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I have been re-watching them recently and I have been bugged at how small the distances seem. Osgiliath is clearly visible from Minas Tirith. I realize that they are close compared to some of the distances in Middle-earth but it seems that they are a five-minute gallop from each other.

And Mordor does not look much further away. Were these places literally 'in the shadow' of Mordor?

Is the scale in the films smaller than it is in the book?

  • Another example is the ride from Hobbiton to Minas Tirith by Gandalf. Naturally for a film they compress the time and the fact there is a 17 year gap between Bilbo's departure and Frodo's departure means they have to compress things that happen in those years (and omit some). I think the distance is one of the more forgiveable things Jackson did because it's a necessity. Another example that comes to mind is Gandalf's ride with Pippin to Minas Tirith; that too was shortened. I imagine (but this is speculation) most travelling (if not all) was shortened by some extent (perhaps varying extent). – Pryftan Sep 15 '17 at 18:59
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I had a quick look at several maps (such as the ones below, taken from the Encyclopedia of Arda website and Karen Wynn Fonstad's Atlas of Middle-earth respectively), and all seemed to indicate that Osgiliath was somewhere between fifteen and twenty miles from Minas Tirith according to the lore. You certainly couldn't ride between the two in five minutes. As for being in the shadow of Mordor, the Ephel Dúath, the western mountains of Sauron's land were little more than twenty miles to the east of Osgiliath.

In Peter Jackson's film adaptation, it does appear that this distance was shortened considerably for dramatic effect, rather than getting the scale wrong (the fields of the Pelennor were also dotted with fields and farmsteads, and were not as open and barren as The Return of the King film suggests).

Another example of geographical poetic license would be Aragorn, Legolas and Gimli exiting the Paths of the Dead and appearing near Pelargir, whereas in the books, they found themselves in the Vale of Morthond, about three hundred miles to the northwest.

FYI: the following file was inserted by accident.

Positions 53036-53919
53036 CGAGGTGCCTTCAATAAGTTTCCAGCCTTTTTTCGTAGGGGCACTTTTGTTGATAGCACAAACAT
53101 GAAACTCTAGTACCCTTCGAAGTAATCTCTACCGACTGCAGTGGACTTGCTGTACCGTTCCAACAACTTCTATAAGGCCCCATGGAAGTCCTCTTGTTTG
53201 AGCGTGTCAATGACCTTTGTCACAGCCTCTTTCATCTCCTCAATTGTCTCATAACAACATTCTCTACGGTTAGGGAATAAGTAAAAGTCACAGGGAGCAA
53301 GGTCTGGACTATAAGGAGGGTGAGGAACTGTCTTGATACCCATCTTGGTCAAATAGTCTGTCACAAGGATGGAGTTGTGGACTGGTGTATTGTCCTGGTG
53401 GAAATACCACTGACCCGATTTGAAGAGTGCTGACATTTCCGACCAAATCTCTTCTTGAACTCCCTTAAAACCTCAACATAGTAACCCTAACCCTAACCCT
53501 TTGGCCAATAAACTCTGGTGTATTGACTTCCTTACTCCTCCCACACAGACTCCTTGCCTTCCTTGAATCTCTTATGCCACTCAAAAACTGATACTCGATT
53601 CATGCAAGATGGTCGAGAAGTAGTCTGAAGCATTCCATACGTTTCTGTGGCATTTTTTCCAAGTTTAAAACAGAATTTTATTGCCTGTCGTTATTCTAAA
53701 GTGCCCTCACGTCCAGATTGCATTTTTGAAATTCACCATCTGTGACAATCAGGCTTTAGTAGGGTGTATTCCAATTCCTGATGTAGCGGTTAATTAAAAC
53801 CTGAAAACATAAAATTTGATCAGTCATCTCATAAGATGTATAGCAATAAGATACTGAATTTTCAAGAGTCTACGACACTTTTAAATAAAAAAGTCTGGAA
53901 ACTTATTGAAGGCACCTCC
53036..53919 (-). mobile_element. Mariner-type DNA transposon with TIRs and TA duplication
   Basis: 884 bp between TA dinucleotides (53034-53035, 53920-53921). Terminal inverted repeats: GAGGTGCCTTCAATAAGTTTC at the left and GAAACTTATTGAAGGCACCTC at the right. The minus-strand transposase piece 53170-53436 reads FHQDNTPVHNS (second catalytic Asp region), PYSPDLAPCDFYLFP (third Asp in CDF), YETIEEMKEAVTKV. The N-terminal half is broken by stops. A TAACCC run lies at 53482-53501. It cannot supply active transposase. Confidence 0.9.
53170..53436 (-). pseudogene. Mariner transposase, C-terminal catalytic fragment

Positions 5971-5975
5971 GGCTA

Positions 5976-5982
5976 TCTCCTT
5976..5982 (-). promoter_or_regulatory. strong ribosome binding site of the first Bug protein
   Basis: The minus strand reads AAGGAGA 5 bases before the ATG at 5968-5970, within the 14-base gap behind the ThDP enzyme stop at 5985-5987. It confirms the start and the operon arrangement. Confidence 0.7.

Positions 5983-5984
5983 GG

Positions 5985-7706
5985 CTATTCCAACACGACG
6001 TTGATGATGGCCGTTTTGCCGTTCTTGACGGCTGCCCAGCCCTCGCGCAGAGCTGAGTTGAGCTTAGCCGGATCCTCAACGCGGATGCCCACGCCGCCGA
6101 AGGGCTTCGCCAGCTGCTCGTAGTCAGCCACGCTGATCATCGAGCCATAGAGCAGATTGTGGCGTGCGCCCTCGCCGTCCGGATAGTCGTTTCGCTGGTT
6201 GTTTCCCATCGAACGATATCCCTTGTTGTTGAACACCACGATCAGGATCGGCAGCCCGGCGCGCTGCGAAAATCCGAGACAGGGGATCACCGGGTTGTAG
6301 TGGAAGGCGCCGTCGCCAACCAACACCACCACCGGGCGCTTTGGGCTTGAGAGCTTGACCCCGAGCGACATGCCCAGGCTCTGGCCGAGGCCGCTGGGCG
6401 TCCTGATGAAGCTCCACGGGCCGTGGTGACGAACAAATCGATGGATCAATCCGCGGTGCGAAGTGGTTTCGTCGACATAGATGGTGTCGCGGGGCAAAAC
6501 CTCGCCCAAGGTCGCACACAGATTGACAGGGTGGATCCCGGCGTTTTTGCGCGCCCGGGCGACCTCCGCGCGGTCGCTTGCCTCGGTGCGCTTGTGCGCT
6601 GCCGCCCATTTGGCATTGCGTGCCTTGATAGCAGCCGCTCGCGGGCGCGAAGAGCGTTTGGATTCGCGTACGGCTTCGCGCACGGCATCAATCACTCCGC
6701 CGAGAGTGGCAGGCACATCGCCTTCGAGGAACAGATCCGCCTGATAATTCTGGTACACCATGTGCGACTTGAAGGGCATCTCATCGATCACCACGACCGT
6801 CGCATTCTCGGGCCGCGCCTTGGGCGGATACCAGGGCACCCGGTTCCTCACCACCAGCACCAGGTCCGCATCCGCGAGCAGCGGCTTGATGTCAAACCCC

A further example of the journey being shortened in order to tell the story on film is seen, or rather not seen, in The Fellowship of the Ring. In the film, we see the Hobbits travelling through the Shire, and then in the next scene arriving at the western gate of Bree. As those who have read the books will know, they took a diversion through the Old Forest on the way, to avoid the Black Riders, and had to contend with an angry sentient tree and an evil spirit, whilst meeting a merry fellow and his nature-loving partner in between.

Map of the Pelennor Fields

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    Can I just say that the Encyclopedia of Middle-earth is a non-canonical book. I hope you don't mind me editing your map out with the more canonical version, from the Atlas of Middle-earth written by Karyn Wynn Fonstad, someone who doesn't come up with lies, unlike David Day. Here is a more canonical (and better looking) source: i.stack.imgur.com/GBUoo.jpg – Edlothiad May 2 '17 at 14:00
  • I got that image from the Encyclopedia of Arda website (glyphweb.com/arda), if that makes any difference to its accuracy. Please feel free to put Fonstad's map in its place. Thanks :) – maguirenumber6 May 2 '17 at 14:03
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    Hoom hmm! That seems better than David Day's books, but I'll find some nicer ones like these, as they're prettier – Edlothiad May 2 '17 at 14:05
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    A truck, of course. That's how they got there so quickly. It all makes sense. Nothing unusual about the movies at all then :P – DisturbedNeo May 2 '17 at 16:02
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    I think in the DVD commentaries or the documentary features, Peter Jackson acknowledges that he shrunk some of the geography because he also had to (wanted to) compress time – HorusKol May 3 '17 at 0:04

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